American Five-String Fretless Banjo

American Five-String Fretless Banjo

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Description (Brief)

This banjo was made by an unknown maker in the United States around 1875-1899. It is a Five-String Fretless Banjo. The instrument’s body is made from oak, and the body’s rim is ornamented with 12 furniture tacks. This banjo was acquired from noted traditional musician Frank Proffitt, who said that he had bought it from a local second hand store with the understanding that it had originally come from the family of a local wagoner. It is a finely crafted example of the traditional thick rim style banjo, a style which was never adopted by urban manufacturers but which continues to be made and used in the southern mountains.

In her book African Banjo Echoes in Appalachia, Cecelia Conway points out similarities between the body form and small head of such instruments with those of 19th African American gourd banjos.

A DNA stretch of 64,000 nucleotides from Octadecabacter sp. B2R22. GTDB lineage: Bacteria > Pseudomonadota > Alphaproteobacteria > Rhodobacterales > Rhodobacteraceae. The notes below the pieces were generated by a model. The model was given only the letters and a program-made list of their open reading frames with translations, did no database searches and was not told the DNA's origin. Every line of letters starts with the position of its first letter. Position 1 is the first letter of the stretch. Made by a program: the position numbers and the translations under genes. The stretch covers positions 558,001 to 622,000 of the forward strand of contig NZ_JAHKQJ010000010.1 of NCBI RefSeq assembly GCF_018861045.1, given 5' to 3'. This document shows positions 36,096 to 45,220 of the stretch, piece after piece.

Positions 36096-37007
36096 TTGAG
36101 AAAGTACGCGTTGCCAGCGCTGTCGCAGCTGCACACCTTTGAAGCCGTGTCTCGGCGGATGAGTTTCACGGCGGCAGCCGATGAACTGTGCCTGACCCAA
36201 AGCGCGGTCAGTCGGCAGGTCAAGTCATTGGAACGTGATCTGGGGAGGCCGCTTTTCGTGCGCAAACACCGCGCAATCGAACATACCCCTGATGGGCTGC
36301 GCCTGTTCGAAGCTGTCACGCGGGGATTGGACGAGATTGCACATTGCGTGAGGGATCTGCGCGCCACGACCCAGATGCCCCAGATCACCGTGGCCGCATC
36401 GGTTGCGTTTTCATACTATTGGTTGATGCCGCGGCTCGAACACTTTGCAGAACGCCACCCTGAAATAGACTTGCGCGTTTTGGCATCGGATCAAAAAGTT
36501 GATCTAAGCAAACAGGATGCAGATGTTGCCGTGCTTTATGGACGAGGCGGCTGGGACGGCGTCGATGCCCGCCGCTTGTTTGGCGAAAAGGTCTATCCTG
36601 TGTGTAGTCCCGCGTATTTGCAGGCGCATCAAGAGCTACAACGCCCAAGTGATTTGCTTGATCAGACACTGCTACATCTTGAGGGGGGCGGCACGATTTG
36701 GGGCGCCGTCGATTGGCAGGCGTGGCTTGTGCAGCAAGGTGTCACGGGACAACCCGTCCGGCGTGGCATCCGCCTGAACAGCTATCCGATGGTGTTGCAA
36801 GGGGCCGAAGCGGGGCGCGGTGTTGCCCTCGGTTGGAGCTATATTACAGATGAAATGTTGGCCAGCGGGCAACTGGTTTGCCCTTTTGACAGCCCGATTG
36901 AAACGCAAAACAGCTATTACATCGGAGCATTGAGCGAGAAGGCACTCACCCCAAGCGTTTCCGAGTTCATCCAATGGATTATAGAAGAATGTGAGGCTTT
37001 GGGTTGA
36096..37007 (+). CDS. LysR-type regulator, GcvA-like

Currently not on view
Object Name
date made
place made
United States: North Carolina
Physical Description
wood (overall material)
animal skin (overall material)
overall: 35 1/2 in x 10 in x 2 1/4 in; 90.17 cm x 25.4 cm x 5.715 cm
ID Number
catalog number
accession number
See more items in
Cultural and Community Life: Musical Instruments
Music & Musical Instruments
Data Source
National Museum of American History
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